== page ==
“You’re right,” Atsushi says softly.
He was taught not to, blow after blow, word after word. This one lesson might as well be his entire identity.
It makes him feel so much less than human. More than the Headmaster’s accidental death, more than his now-aimless hatred, more than being chained to a wall for days until his neck bled. Atsushi will never know who he is. Who he could have been. Everything he carries into life was dictated by violence.
“And I think—”
It’s rare to see Dazai stumble on his words, rare enough that Atsushi lifts his head in surprise. He’s still cradled into the corner of the couch, as far away from Dazai as possible considering its size; even from here, though, it’s easy to see the way he smiles.
“You also saved my life back then,” Dazai finishes. “You pulled me out of the water. You were hungry and desperate, but you saw someone drowning, and your first instinct was to help.” His gaze is gentle across the unlit distance. Atsushi can’t breathe at all. “I don’t think it matters where your kindness comes from. It’s yours. You should be proud of it.”
There is yearning in Dazai’s voice, almost a sort of envy. Atsushi can’t comprehend where it comes from at all—can’t compute that the man who fed and clothed him and gave him a reason to live thinks of himself as anything unkind—and he is reminded, starkly, of Kyouka.
Kyouka doesn’t think herself capable of being kind either. She wants to be, so terribly, and sometimes she manages to believe that she is, but the guilt always catches up with her. And Atsushi only knows of one way to help her when it does.
He can hear the hitch in Dazai’s breathing when he starts creeping closer, over the squeak of old leather caused by his hands and knees. His face has shifted from confusion to understanding so fast that Atsushi’s eyes barely catch it, and it shifts again now, into apprehension, into closed-off rejection; but he doesn’t move away.
He doesn’t move when Atsushi leans against his side. He doesn’t move when Atsushi’s arms wrap around his middle, when his face presses into his open collar. The gauze around his neck is rough to the touch, a little loose from moving around all day; Dazai has probably not taken the time to change it yet. He always smells a little clinical—from afar that’s all there is to it, clean fabric and antiseptic, sometimes a hint of alcohol—but now Atsushi can parse the multiple scents on him, skin and breath and sweat, warm against his nose. He can hear how fast Dazai’s heartbeat runs.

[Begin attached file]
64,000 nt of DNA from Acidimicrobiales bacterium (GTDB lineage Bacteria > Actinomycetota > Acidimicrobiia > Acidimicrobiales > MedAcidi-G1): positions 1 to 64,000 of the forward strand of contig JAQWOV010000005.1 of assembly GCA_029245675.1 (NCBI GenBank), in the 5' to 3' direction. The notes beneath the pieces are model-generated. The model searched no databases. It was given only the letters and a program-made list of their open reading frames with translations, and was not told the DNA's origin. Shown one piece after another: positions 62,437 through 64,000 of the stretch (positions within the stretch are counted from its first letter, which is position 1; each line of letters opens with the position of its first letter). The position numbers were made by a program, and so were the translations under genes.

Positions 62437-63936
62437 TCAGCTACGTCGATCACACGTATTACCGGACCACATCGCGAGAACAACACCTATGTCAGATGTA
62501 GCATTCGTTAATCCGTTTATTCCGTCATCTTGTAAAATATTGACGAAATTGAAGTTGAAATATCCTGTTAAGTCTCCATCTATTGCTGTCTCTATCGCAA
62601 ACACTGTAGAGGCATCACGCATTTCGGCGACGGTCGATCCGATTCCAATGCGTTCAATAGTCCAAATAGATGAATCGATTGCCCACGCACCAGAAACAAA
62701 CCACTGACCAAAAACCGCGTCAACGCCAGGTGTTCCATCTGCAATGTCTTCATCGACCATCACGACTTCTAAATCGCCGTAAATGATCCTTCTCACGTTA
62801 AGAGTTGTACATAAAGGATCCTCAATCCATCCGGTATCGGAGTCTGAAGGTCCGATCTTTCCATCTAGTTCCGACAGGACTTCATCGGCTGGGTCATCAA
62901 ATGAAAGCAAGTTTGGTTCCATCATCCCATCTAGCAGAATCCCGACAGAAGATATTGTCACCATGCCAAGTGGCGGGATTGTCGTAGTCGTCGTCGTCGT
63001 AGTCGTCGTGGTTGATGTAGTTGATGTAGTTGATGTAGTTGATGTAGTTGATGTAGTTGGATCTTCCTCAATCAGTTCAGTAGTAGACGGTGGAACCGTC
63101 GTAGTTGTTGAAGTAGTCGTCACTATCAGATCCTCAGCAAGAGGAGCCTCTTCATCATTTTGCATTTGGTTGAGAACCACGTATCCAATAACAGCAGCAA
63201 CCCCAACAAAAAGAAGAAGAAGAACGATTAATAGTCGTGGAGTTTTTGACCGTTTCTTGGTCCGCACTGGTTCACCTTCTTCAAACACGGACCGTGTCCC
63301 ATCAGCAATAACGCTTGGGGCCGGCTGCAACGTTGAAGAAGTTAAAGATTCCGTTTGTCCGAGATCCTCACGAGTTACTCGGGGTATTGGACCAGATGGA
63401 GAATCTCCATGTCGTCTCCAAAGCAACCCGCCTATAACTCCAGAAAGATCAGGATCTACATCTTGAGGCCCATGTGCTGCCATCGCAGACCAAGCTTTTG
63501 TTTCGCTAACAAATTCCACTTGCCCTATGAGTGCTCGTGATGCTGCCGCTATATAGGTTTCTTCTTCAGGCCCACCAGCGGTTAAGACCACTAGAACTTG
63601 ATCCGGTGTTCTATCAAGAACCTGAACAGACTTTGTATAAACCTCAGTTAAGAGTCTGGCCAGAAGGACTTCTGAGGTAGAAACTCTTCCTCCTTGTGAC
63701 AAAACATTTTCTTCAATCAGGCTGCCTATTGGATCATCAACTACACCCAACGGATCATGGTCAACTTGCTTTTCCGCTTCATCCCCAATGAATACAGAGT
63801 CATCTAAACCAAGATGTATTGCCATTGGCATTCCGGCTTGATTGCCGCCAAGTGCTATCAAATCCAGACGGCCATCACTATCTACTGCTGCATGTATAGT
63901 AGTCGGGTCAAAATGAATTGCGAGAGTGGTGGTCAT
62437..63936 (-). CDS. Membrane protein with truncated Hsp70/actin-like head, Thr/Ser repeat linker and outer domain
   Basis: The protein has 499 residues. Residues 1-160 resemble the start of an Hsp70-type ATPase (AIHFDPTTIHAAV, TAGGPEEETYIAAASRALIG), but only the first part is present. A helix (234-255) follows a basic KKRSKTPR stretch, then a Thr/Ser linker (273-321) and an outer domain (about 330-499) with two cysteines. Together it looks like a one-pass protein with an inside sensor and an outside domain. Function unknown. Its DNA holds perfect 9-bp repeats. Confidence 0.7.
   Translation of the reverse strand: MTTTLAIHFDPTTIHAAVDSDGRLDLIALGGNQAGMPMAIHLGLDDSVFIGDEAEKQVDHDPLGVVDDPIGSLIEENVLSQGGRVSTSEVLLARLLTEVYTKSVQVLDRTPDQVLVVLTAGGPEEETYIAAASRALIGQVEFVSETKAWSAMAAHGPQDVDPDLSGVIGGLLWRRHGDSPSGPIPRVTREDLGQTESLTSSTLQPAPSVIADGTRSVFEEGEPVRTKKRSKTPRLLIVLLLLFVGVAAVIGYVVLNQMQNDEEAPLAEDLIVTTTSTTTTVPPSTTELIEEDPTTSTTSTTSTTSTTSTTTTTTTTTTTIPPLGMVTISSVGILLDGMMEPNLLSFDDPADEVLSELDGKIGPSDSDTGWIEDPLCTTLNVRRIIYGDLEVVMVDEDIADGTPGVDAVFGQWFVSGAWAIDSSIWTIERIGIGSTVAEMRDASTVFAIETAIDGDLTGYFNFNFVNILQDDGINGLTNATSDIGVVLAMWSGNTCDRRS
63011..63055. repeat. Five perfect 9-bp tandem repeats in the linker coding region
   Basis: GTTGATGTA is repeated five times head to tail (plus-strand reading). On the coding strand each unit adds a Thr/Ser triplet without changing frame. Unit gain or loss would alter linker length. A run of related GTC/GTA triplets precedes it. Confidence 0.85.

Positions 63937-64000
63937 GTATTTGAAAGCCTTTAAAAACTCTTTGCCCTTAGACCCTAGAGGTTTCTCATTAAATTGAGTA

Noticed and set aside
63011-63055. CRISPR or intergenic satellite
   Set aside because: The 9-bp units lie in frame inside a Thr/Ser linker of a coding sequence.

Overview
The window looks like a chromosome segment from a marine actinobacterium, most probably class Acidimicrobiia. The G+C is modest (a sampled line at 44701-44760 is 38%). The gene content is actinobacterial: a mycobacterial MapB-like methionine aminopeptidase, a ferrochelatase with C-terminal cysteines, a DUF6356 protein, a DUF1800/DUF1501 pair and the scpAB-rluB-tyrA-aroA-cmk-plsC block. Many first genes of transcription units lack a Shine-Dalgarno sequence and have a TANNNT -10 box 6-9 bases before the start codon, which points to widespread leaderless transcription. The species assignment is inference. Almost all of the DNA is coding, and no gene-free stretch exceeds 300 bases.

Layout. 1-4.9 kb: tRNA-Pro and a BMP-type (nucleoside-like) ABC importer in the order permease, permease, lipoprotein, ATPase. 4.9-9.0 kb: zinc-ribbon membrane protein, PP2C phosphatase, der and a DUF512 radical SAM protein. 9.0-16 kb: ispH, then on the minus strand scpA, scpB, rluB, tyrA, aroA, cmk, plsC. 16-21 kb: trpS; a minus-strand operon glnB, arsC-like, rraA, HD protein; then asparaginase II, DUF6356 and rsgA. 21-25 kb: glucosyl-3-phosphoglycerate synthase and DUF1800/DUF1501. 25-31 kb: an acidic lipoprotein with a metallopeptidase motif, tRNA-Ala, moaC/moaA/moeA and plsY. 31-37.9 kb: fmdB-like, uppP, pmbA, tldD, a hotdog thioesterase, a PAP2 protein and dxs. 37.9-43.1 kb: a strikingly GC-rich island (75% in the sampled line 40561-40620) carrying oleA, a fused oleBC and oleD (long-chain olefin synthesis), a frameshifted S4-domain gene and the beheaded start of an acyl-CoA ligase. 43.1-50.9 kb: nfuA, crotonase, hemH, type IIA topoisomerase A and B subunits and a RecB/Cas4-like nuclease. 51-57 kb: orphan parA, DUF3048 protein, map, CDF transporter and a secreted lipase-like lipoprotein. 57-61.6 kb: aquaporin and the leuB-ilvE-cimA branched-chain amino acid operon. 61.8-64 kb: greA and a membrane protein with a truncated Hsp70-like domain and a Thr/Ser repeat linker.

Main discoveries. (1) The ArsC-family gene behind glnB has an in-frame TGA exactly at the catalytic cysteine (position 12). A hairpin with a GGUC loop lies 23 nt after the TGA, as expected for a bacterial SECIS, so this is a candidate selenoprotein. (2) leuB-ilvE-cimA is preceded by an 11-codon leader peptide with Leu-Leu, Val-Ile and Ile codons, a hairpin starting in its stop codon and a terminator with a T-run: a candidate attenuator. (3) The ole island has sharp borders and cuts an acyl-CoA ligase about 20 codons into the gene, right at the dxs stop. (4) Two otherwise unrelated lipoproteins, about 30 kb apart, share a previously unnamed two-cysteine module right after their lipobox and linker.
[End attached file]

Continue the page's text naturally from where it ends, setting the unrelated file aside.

“You’re not a bad person,” he says shakily.
Dazai doesn’t gasp, not really, but his chest shudders as if he has.
“Shut up.” He knows he sounds sulky, he knows he’s being rude, perhaps inappropriate, but he can’t bring himself to care. Dazai is not the only one with the ability to impart needed truths. “You’re not, Dazai-san.”
“You don’t know anything about my life.”
Atsushi squeezes him tighter. He can almost feel the goosebumps on Dazai’s skin, the almost-too-much feeling of wanting the hug to last and wanting it not to. It’s the same one he feels every time Kyouka embraces him. It is, he knows, the result of a lifetime spent starved for touch.
“I know you,” he says. He adds, before Dazai can protest: “I know you now. You don’t care how I got to be who I am, well, I don’t care what you used to do either. You don’t do it anymore. You regret that you did it.”
Dazai’s touch, when it comes, is almost too light to be called so. His hand splays over Atsushi’s shoulder blades with no pressure at all.
It is the kindest thing Atsushi has ever felt.
“I had a friend,” Dazai says. He has to pause before continuing, and Atsushi doesn’t make any mention of the salt he smells now. “Years ago. You remind me of him.”
“What was he like?” Atsushi asks.
“Much cooler than you.”
It is faked playfulness, judging by the way Dazai’s throat constricts. Atsushi says nothing.
“You’re nothing alike,” he continues eventually. His voice is wavering, as if he can’t quite remember how to place it. It makes him sound younger. “But I think you would’ve liked each other a lot. He was good with orphans.”
He was good to me, he doesn’t say.
Atsushi smiles wetly.
The fact that Dazai never tries to push him away despite how tense he is, how uncomfortable the situation makes him regardless of his cravings, fills him with more gladness than the hug in itself. Dazai is waiting for Atsushi to decide when it’s over. It’s what makes him choose to end it, even though he thinks he could keep holding Dazai for hours more—and he only realizes how tightly he was pressed against him when the movement chafes at his torso and makes him wince.
Dazai halts halfway through pulling back. “Are you hurt?” he asks.
“No,” Atsushi replies immediately, raising both hands. “No, I’m fine, it’s just old scars.”
“I thought the Tiger healed those.”
Atsushi bites the inside of his cheek. “Not the ones from—from before I came here,” he admits lamely.
The Tiger heals everything, except what Atsushi wants it to.
Dazai spends another moment in stillness, looking somewhere around Atsushi’s face, never meeting his eyes. When he moves, it is to turn away and reach for the switch of the lamp sitting on a table by the couch; Atsushi has to blink at the sudden brightness to chase immediate tears away. After being so attuned to darkness, this light is almost as blinding as the sun’s.
“Show me,” Dazai says.
Atsushi’s air comes thinner at the order, as if his lungs dare not expand. It’s not entirely a bad thing, considering that the scars ache every time they do.
“It’s really nothing,” he says.
“I’ll be the judge of that, if you don’t mind, Atsushi-kun.”